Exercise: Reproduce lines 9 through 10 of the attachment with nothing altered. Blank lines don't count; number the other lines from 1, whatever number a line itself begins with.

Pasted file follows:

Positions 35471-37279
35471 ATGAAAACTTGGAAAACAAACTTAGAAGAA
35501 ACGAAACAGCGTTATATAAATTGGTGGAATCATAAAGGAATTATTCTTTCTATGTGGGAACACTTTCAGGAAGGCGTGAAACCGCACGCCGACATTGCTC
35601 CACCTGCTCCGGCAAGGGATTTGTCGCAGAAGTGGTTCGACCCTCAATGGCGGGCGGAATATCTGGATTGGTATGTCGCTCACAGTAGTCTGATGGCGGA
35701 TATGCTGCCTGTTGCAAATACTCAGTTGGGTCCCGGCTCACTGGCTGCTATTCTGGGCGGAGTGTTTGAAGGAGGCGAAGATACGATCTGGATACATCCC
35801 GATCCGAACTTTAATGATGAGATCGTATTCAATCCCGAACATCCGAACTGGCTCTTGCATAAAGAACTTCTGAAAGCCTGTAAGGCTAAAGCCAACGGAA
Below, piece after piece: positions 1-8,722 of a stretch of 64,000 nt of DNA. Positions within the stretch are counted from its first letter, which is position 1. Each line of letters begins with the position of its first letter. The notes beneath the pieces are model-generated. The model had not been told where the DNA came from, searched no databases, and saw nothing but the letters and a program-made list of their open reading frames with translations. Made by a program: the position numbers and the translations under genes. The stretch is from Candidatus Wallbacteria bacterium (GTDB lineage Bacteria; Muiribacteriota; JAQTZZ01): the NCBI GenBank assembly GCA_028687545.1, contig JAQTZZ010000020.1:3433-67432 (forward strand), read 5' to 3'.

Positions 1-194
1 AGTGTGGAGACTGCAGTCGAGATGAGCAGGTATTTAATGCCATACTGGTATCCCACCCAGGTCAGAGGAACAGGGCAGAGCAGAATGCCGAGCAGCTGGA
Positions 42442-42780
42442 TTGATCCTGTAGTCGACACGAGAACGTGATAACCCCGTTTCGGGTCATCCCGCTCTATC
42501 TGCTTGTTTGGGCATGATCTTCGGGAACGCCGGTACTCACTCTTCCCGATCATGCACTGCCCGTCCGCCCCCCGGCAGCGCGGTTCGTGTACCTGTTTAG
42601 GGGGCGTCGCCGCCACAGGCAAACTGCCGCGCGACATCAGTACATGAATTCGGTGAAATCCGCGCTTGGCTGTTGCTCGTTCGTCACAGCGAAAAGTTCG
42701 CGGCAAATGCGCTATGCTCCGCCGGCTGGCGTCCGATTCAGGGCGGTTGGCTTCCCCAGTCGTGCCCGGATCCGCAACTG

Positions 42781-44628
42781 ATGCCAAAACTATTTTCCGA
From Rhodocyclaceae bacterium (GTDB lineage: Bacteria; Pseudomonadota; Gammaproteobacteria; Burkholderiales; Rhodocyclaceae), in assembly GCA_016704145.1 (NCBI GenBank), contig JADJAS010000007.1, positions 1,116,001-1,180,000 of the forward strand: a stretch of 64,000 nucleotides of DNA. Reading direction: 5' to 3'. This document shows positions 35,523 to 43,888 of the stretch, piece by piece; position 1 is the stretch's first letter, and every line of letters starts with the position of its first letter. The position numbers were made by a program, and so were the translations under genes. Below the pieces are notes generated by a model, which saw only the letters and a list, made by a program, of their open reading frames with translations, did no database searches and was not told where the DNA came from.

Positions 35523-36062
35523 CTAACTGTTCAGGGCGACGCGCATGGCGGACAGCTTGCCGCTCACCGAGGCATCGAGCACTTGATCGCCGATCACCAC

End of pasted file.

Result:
1 AGTGTGGAGACTGCAGTCGAGATGAGCAGGTATTTAATGCCATACTGGTATCCCACCCAGGTCAGAGGAACAGGGCAGAGCAGAATGCCGAGCAGCTGGA
Positions 42442-42780